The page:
26 “United States: More Than 325,000 Presumed Terrorists Filed”: http://interet-general. info/article.php3?id_article= 6387 2 “Identity Theft Causes Airline Flight Diversion”: 28 “Identity Theft: Trends, Techniques, and Responses”, John D. Arterberry, Executive Deputy Chief, Fraud Section, Criminal Division, United States Department of Justice, Washington, DC 20530. 2005 NACO Annual Conference, July 16, 2005 29 “APACS Launches Anti-phishing Web Site”: 30 “U.K. Card Fraud Losses in 2005 Fall by £65m—to £439.4m From £504.8m in 2004”:

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Between May 004 and May 005, Gartner announced 7 million Americans had received an average of 50 fraudulent email messages. According to the Gartner data, the number of consumers receiving phishing attack emails increased 8 percent in the 1 months that ended in May 005 compared with the 1 months that ended in April 004. An estimated 57 million U.S. adults reported that they definitely have, or think they have, received a phishing attack email. 1 About .4 million online consumers reported losing money directly because of the phishing attacks. Of these, approximately 1. million consumers lost $99 million during the year preceding the survey. Survey participants indicated that most of the money stolen was repaid by banks and credit cards. In the 004 study, Gartner cited a high rate of success for phishers. They estimated that about 19 percent of those attacked, or nearly 11 million U.S. adult Internet users, had clicked on the link in a phishing attack email. Moreover,  percent of those attacked, or an estimated 1.8 million adults, reported giving phishers their financial or personal information.  In both surveys, 5,000 participants were selected to match demographic characteristics of the U.S. online population. The Anti-Phishing Working Group is a global pan-industrial and law-enforcement association focused on eliminating the fraud and identity theft that result from phishing, pharming, and email spoofing of all types. The group reports phishing attacks on a monthly basis, and its mission is to provide a resource for information on the problem and solutions for these attacks. In 004, group spokesman Dan Maier said that in the past, about 5 percent of phishing scams were successful, based on anecdotal evidence.  While preparing this paper, I found three other studies that demonstrate the high number of people who visit fake web sites or who admit to having been “phished.” One survey was conducted in 004 by the Ponemon Institute and sponsored by the online privacy group TRUSTe and by NACHA, an electronic payments association. The study was based on a national sample of 1,5 Internet users in the United States. The report states that seven out of ten respondents had unintentionally visited a fake web site. The study also reports that more than 15 percent of the affected respondents admit to having been phished. In total, the study shows that a little less than  percent of respondents thought they had suffered financial damage as a direct result of a phishing attack. The survey also estimated that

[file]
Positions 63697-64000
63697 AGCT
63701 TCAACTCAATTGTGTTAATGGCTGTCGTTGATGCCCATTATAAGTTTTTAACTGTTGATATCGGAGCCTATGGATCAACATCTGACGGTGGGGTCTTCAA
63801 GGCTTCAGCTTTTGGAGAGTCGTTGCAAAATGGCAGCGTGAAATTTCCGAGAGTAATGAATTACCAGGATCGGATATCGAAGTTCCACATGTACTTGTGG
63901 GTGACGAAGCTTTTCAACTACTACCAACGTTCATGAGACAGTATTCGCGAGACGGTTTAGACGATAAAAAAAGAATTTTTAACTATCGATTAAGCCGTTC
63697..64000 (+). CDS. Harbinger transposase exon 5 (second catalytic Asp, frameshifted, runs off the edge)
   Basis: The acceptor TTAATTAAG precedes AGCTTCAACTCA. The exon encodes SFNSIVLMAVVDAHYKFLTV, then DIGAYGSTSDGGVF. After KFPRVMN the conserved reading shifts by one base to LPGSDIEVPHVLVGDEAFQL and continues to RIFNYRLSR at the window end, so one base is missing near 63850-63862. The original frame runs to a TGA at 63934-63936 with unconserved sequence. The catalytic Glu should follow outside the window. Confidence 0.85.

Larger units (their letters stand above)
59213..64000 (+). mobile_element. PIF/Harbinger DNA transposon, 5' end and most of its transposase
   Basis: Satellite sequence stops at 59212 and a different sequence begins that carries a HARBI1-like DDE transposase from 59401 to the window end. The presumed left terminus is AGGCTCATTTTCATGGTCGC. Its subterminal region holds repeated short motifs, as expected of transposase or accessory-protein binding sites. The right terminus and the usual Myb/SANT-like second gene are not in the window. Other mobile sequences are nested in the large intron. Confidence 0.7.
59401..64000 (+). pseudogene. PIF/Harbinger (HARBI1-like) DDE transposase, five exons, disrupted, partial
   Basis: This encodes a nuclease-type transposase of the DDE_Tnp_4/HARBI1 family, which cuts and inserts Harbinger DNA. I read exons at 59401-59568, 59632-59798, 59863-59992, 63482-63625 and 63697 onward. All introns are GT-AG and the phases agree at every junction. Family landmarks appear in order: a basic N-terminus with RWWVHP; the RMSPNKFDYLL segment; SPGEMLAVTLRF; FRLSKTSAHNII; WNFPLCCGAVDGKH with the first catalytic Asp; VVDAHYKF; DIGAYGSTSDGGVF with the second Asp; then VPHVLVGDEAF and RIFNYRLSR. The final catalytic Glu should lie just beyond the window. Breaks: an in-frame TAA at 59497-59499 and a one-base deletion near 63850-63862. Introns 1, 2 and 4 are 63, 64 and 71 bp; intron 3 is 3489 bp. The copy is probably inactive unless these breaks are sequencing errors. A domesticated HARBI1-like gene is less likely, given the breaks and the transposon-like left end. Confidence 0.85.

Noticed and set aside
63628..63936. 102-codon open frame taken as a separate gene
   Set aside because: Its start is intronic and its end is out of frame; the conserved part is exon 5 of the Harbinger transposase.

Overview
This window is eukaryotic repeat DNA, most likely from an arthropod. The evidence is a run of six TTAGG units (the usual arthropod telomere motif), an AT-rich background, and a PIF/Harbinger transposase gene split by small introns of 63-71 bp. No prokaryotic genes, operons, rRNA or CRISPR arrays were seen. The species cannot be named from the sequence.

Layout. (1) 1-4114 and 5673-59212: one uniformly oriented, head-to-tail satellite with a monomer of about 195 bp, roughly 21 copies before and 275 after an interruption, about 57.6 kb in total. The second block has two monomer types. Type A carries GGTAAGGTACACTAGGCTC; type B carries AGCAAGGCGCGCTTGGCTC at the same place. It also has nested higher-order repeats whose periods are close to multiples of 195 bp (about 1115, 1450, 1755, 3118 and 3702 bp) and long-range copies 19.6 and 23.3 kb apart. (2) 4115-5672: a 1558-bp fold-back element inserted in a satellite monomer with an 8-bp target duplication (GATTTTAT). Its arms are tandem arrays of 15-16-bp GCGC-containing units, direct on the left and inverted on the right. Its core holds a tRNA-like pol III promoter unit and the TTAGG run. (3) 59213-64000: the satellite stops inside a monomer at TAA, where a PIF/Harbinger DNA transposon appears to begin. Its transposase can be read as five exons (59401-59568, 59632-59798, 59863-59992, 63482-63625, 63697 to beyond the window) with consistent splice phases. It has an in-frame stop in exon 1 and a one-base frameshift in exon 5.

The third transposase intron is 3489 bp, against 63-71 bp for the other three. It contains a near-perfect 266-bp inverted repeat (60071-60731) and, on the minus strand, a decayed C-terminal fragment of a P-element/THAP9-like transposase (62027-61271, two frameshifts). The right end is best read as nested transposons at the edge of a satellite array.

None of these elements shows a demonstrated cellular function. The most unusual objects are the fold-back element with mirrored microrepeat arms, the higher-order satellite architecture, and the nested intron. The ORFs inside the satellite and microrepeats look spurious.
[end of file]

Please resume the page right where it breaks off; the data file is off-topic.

31 “Gartner Survey Shows Frequent Data Security Lapses and Increased Cyber Attacks Damage Consumer Trust in Online Commerce”: asset_129754_11.html 32 “Gartner Study Finds Significant Increase in Email Phishing Attacks”: http://www.gartner. com/5_about/press_releases/asset_71087_11.jsp 33 “ ‘Phishing’’ Scam Reports Jump”:,116163-page,1/article.html

total financial losses for victims of phishing in the United States rose to approximately $500 million. 4 In the 005 Consumer Reports “State of the Net,”5 the authors stated that the total impact of phishing was low, but quickly increasing. Of ,00 Internet users questioned, 6 percent (about 00) of them said that they had revealed personal information and about 10 people had suffered losses. Consumer Reports states that the average cost per incident was $400. The third study was made by the TowerGroup. They found total losses attributable to phishing in 004 to be about $17 million. 6 This study placed the effective number of phishing attacks at 1,000 cases worldwide, and predicted a figure higher than 86,000 for 005. Based on the figures in these three studies, between  percent and 5 percent of phishing attacks are successful. That’s an incredibly high figure—which demonstrates the ongoing need to educate the public. Why do the estimates of losses directly attributable to victims of phishing vary so greatly? For the Organization for Economic Cooperation and Development, 7 the variation may be due in part to the fact that financial institutions, although taking the threat seriously, hesitate to publicly reveal their losses. And some companies may simply be unaware of the extent of their losses if their customers do not inform them.

Victim profile and aftereffects
According to the FTC, 9 percent of identity theft complaints were submitted by people between 18 and 9 years old. The majority of victims belong to this age bracket. (See Figure 15.) Do not infer from these statistics, however, that all victims are individuals. Businesses and financial institutions are often affected by data theft. They not only bear financial losses, but they also suffer blows to their reputations, their credibility, and their future activities. The potential damage includes direct financial loss, indirect costs (from repairing the damage), ruined images, as well as accusations, arrests, and detention. The joint study, cited earlier, by the Council of Better Business Bureaus and Javelin Strategy & Research stated that each victim had spent on average $550 (during the threeyear period from 00 to 005) to repair the damages caused. The Javelin report confirmed an earlier survey, conducted in
34 “$US500m Lost in ‘Phishing’ Scams in U.S.”: articles/2004/10/01/1096527902980.html 35 “Consumer Reports ‘State of the Net’ Survey Shows Wave of Crime Threatens Online Users”: 36 “Les Dégâts du ‘Phishing’ Surévalués? Et Qui Va Payer?”: articles/7535/Les-degats-du-phishing-surevalues-Et-qui-va-payer.html 3 “Scoping Study for the Measurement of Trust in the Online Environment”: